While the point of stretching is to increase range of motion, dynamic warm-up is more to get blood flowing and increase the temperature of the muscle groups.
A big part of the training for a speed-focused position like the cornerback will be with increasing speed and agility.
They need to be able to accelerate quickly and then instantly change direction as needed.
This can include lots and lots of banded sprint training work, hurdles, board jumps, side jumps, the ladder, and more.
The athlete will practice the first few steps of the movement over and over again to master their body position, weight distribution, balance, and acceleration.
All of these movements need to be second nature to the athlete so that they become second nature. A cornerback can’t track their receiver while also trying to make sure they’re using correct form for their sprint. It has to be instinct.
In these types of exercises, it isn’t the specific exercise that is important, it is hitting as many perfect repetitions as possible.
The athletes will focus on executing the movements as precisely as possible.
Of course, the NFL requires that players not only be fast but also strong.
So athletes will work on building up their core strengths with compound lifts like the deadlift, squat, bench press, overhead press, and the row.
This is one area where an NFL athlete’s training will resemble your average gym goer. They’ll gradually work up to heavier and heavier weight.
To build explosiveness, the players will also try to increase their fast twitch muscle. To do this, they’ll sometimes use something like complex training.
An example of this might be a heavy set of squats, followed by box jumps or sled pushes. This structure of training (heavy lift + plyometrics) allows the body to build more fast twitch muscles and explosiveness.
Another big piece of player’s strength work will focus on their core.
Your core muscles connect your lower body with your upper body.
So having a super-strong core is crucial for creating torque, rotating with power, and changing direction.
For the athletes, they’ll do medicine ball throws and slams, planks, McGill bird dog, Around the Worlds, and others.
Now, most of us mere mortals can take a day off or go light on our recovery day.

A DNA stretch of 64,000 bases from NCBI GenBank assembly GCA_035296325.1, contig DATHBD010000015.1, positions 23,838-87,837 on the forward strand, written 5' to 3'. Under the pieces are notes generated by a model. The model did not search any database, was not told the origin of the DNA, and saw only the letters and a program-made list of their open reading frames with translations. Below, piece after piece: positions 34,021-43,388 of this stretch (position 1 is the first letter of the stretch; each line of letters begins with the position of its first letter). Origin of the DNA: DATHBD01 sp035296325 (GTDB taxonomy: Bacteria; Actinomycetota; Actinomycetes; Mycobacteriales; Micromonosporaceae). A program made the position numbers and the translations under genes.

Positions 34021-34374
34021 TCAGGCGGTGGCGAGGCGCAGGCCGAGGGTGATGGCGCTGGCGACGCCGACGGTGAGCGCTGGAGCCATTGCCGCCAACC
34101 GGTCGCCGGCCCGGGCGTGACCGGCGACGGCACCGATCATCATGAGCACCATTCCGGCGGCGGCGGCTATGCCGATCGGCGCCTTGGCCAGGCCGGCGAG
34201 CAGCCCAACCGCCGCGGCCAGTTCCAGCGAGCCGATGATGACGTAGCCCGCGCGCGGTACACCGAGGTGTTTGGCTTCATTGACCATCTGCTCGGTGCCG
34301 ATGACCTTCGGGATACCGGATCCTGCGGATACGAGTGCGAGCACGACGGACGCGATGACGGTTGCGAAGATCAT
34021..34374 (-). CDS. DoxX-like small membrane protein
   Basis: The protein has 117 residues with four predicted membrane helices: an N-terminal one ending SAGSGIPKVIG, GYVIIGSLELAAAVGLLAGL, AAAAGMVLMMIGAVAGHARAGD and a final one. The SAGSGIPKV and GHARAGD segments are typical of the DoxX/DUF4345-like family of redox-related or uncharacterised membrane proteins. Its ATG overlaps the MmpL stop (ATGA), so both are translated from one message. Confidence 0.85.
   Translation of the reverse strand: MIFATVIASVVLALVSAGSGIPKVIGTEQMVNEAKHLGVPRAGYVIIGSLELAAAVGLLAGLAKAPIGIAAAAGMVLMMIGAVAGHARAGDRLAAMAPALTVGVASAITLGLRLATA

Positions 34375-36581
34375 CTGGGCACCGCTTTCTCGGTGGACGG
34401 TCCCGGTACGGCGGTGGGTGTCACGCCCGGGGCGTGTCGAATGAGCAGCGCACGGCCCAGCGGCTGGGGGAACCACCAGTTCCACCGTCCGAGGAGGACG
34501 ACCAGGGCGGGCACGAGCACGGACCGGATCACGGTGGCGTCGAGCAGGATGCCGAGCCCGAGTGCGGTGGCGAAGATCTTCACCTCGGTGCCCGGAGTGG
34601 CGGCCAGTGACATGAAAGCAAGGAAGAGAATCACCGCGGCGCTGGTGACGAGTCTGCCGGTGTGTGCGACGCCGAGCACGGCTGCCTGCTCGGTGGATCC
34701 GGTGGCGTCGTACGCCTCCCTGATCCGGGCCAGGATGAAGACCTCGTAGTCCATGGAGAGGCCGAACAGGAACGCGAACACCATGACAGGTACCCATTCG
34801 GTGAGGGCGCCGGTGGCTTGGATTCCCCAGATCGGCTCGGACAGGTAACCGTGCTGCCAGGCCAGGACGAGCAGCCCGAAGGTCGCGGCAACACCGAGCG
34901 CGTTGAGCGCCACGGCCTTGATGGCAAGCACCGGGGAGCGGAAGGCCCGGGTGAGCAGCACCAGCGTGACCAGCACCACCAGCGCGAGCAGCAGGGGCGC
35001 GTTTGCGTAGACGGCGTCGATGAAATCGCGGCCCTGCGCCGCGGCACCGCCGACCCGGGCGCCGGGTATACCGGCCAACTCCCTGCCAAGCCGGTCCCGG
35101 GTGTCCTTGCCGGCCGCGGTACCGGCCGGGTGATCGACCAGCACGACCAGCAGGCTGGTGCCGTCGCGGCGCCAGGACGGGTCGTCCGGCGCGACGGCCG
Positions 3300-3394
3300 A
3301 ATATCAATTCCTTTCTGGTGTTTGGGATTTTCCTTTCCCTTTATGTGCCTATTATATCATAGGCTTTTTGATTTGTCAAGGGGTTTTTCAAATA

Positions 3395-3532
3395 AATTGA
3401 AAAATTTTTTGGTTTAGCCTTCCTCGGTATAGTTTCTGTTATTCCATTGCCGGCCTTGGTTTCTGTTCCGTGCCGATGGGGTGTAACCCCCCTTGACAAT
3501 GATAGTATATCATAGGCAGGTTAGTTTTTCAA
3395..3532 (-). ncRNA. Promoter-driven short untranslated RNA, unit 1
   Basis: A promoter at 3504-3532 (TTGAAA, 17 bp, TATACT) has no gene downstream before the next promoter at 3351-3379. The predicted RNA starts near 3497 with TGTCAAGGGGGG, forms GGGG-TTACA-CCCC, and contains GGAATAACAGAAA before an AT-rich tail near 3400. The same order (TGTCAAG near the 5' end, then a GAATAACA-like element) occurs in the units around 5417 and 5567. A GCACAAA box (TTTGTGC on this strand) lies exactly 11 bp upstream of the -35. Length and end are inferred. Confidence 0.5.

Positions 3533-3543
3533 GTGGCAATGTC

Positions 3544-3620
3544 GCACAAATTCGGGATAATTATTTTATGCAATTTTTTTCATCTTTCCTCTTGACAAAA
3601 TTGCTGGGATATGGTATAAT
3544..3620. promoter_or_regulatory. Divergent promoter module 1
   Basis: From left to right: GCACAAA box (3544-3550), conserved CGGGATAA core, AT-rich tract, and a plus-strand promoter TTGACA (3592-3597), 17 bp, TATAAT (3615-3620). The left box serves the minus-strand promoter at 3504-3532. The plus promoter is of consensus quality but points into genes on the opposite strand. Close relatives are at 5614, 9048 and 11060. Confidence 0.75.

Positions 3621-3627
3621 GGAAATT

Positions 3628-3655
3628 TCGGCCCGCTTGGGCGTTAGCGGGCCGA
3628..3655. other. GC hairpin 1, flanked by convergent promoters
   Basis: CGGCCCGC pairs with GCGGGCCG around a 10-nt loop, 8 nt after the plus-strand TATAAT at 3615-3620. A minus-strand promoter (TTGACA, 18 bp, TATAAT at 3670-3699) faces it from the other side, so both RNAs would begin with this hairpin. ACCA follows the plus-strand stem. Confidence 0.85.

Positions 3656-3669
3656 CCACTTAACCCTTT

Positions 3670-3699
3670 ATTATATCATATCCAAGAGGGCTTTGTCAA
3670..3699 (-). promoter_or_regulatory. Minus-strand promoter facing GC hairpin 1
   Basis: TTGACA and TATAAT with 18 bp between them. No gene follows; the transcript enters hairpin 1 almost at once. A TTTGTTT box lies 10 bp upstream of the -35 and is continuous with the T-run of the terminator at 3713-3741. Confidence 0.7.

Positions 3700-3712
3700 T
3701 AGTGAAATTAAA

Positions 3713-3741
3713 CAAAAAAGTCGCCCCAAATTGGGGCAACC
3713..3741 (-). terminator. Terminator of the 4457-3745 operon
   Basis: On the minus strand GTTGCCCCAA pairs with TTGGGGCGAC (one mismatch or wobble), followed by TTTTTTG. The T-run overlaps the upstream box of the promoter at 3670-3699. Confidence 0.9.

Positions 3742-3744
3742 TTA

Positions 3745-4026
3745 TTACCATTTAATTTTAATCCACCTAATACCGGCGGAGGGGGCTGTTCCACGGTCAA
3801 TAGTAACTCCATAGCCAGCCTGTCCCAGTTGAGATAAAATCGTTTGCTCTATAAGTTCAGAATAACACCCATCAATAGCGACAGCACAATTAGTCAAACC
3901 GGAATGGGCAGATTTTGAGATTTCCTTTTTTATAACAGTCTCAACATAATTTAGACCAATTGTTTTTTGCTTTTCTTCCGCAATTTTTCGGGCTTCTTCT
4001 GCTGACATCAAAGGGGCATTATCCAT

But not NFL athletes.
Because the players will be performing this type of training every single day, their recovery is on another level.
It goes without saying that they’ll also eat to refuel and give their bodies the nutrition to heal.
They may also use some supplements to help with that. Turmeric has become a very popular tool for recovery and reducing inflammation.
This is the turmeric supplement I recommend because it has a much higher bioavailability than others on the market.
Usually, after the workout, the players will get a combination of cryotherapy, compression bags, and massage.
Cryotherapy helps to reduce inflammation and speed up healing, similar to icing a sore muscle.
Compression bags are very interesting. They are basically whole-leg sleeves that contract, hold, and squeeze your legs.
This is designed to bring blood and fluids in and out of your legs faster to speed up healing.
Massage is another way that the players can increase circulation in their limbs and speed up healing.
Finally, sleep is another major component of NFL players’ schedule.
We often think of NFL players as party animals. Perhaps some of them are.
But the ones that are serious about their performance and their training make sure they get a solid 8 hours of sleep every single night after they train.
During sleep, your body produces many beneficial hormones, human growth hormone to be exact, that help your body grow, heal, and get stronger.
One final note I want to make about NFL player training--and this is crucial. They discipline themselves into a routine. They make their training a habit.
This is perhaps the biggest difference between an NFL player and your typical gym goer.
NFL players eat the same things each day at the same time. They train the same way each week at the same time. They recover in the same way every single day.
This routine is literal power.
Habit is perhaps the greatest tool that we have over our health. Successful dieters eat the same meals every day. Successful gym goers get in the habit of going to the gym at the same time every day and do the same structured routine each week.
Without a schedule, a plan, or a routine, it is very hard to get results.
So I’d like to encourage you: instead of trying to train like an NFL player, try to develop their mindset.
They train to with a why and they train with a routine.
Your why will help you maintain your routine.
You don’t need a team of nutritionists, physical therapists, or sports psychologists.
If you put your mind to it, you can find a system and develop a plan that works for you. That will deliver the kind of results that you’ve been dreaming about.
Then all you have to do is stick to it.